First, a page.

Environment & Sustainability

Research under this theme is exploring the importance of the environment for community life and explores environmental challenges with communities.
 

GEM (Grown, Edible, Meaningful)

Principal Investigator: Ann Light
From 2013 to 2014

The GEM project invited people to grow edible plants together to inspire reflection on environmental issues across cultures and faiths. Our team of researchers and community organisations wanted to know what different meanings growing food holds across different communities and to learn if this affects feelings towards the environment, ecological issues and other people. Read more

Man Food: Exploring men’s opportunities for ‘becoming an ecological citizen’ through protein-related food practices

Principal Investigator: Emma Roe

Current global trends in meat consumption are unsustainable, with large-scale livestock production carrying significant environmental costs – greenhouse gas emissions, land and water usage, and animal health and welfare concerns. Man Food is a project that brings together community partners with university researchers to explore questions around food and the environment, specifically in relation to men’s consumption practices. Read more

Fields of Green: Addressing Sustainability and Climate Change through Music Festival Communities

Principal Investigator: Matt Brennan (University of Edinburgh)
From 2015 to 2016

Fields of Green is an AHRC funded research project exploring the sustainability of Scotland’s music festivals through the eyes of artists, audiences and festival organisers. In his opening remarks at the September 2014 United Nations Climate Change Summit in New York, UN Secretary-General Ban Ki-moon stated unequivocally: “climate change is the defining issue of our time. Read more

Telling the Bees

Principal Investigator: Deborah Maxwell
From 2015 to 2016

Beekeeping is currently experiencing a surge of popularity, coinciding with a rise of localism and a consumer drive for homemade produce. Bees have also become popular subjects of non-fiction prose, literature, poetry and art, in part because their plight has become emblematic of contemporary environmental crises. Whilst a new generation of beekeepers is emerging, the methods by which they learn their skills is changing. Read more

Bridging Environmental Values

Principal Investigator: Steve Cinderby
From 2013 to 2014

Our project looked at: What behaviour that benefits the environment means to people? How they defined it?… and How their environmental actions differed between the places they went and within the groups they mixed with? Read more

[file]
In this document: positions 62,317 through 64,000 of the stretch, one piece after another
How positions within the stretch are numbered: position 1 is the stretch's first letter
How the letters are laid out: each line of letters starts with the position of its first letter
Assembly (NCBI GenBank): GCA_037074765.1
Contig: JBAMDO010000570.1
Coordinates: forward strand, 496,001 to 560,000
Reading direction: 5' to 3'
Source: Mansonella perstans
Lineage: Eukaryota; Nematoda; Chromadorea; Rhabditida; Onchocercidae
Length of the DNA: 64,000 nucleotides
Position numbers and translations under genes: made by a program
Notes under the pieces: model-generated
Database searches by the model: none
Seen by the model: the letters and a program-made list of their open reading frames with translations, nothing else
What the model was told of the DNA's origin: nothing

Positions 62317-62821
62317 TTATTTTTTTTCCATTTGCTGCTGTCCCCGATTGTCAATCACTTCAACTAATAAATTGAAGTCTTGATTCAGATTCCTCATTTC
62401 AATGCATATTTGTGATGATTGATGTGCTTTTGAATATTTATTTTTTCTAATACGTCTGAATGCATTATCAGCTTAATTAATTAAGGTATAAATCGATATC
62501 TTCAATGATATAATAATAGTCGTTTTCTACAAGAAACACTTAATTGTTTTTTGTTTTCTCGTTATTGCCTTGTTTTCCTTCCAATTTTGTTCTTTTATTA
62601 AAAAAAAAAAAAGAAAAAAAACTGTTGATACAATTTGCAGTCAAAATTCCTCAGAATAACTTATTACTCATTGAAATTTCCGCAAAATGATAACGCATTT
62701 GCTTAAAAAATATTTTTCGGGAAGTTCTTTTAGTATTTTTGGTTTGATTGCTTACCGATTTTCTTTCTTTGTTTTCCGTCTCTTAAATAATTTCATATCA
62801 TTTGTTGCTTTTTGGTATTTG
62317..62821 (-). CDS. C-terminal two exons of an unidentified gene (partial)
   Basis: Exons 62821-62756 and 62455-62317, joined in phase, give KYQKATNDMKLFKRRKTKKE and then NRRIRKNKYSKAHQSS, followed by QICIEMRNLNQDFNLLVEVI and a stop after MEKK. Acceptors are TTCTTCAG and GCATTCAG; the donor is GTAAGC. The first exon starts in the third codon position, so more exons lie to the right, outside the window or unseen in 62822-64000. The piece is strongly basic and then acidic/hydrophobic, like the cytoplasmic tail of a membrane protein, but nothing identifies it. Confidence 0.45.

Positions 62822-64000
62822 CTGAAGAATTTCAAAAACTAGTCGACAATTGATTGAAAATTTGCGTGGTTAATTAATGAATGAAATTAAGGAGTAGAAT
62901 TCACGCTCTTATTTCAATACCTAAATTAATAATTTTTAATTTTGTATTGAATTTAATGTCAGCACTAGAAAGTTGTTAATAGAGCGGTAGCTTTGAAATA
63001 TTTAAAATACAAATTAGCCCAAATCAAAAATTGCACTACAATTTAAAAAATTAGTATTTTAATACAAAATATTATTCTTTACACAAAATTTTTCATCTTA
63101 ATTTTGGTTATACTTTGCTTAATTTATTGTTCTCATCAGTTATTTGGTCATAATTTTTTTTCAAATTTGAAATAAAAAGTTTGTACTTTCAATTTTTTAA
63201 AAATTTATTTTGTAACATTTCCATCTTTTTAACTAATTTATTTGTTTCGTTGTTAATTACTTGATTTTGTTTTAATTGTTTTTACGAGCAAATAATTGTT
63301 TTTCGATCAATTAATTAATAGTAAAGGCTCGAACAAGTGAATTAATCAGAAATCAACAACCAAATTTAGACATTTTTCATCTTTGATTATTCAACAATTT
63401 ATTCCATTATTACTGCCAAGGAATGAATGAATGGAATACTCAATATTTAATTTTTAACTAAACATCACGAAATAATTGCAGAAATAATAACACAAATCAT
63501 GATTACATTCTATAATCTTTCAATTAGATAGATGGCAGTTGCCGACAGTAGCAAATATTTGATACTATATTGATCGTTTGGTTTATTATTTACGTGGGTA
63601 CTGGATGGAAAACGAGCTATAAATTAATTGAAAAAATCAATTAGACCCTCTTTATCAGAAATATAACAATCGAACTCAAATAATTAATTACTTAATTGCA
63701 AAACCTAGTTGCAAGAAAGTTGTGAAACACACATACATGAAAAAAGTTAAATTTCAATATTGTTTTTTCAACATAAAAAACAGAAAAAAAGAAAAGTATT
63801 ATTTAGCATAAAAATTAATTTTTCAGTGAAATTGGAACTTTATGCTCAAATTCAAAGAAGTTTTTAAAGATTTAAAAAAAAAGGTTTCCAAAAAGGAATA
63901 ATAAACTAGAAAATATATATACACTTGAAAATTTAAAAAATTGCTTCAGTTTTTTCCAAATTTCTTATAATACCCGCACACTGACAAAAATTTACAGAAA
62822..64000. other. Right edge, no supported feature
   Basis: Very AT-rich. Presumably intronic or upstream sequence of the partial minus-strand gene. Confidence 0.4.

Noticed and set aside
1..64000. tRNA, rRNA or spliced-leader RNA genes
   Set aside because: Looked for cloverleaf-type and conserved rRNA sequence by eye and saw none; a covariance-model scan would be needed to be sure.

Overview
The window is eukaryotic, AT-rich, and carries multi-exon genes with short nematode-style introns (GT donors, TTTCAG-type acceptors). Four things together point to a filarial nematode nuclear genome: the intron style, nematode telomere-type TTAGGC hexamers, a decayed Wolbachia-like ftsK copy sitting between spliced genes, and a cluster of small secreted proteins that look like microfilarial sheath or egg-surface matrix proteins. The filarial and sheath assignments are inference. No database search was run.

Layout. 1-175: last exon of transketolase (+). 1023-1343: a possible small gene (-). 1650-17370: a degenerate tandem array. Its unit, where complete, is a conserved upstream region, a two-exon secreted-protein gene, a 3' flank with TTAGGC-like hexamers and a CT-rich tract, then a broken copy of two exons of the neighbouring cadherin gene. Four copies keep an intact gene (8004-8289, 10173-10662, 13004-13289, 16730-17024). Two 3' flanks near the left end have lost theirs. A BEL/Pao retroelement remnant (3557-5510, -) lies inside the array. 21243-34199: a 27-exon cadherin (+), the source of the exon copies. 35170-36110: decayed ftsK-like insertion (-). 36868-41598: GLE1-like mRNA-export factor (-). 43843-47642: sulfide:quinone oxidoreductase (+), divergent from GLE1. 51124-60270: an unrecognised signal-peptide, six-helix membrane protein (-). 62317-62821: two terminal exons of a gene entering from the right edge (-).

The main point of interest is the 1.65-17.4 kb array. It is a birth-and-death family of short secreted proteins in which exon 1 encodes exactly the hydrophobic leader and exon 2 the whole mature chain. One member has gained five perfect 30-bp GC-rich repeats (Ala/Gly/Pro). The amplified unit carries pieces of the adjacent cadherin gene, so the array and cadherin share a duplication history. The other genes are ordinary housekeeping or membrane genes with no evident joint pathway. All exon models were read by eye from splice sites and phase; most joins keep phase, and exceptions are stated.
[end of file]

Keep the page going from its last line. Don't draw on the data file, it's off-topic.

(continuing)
The social world of Nottingham’s historic green spaces: A community history project

Principal Investigator: Professor John Beckett, University of Nottingham
From 2013 to 2014

Working with Friends Groups, Local History Groups and other volunteers, the project is investigating the development of Nottingham’s Arboretum, Forest Recreation Ground, Church and General Cemeteries, several public walks and other green spaces created following the 1845 Enclosure Act. Read more

Environmental Values: Linking people, places and environmental actions

Principal Investigator: Steve Cinderby
2014

Pro-environmental behaviour initiatives (PEBC) are aimed at encouraging individuals to ameliorate pollution and the drivers of climate change. Whilst it may be hoped that pro-environmental behaviour learnt and undertaken in one context (e.g. Read more

Linking communities to historic environments

Principal Investigator: Dr Alex Hale (Royal Commission on the Ancient and Historical Monuments of Scotland)
2011

The project aimed to bring together experts and practitioners to share experiences from both ends of the engagement spectrum. On the one end of the spectrum you have the ‘experts’ from national and regional organisations and on the other, the community participants who want to get involved. The project was to bring together both parties in a workshop format. Read more

Homing In : Sensing, Sense-Making and Sustainable Place-Making (an arts and social sciences collaborative network)

Principal Investigator: Professor Karen Henwood (Cardiff University)
From 2013 to 2014

The major societal problems of our time require interconnected, collaborative efforts to creatively and imaginatively address the risks, instabilities, uncertainties and rapid pace of change in human-ecological relationships. Climate scientists warn of the effects of dangerous climate change. Social scientists and policy makers seek alternative strategies capable of promoting better science-public communications, community resilience and social sustainability. Read more

Participation’s “Others”: A Cartography of Creative Listening Practices

Principal Investigator: Julian Brigstocke
From 2014 to 2015

This project asks how participatory research might be extended to become better able to ‘listen’ to voices that do not fall within the boundaries of the traditional individual human subject, such as past and future generations, non-human life, radically decentred minds, and objects and technologies. Read more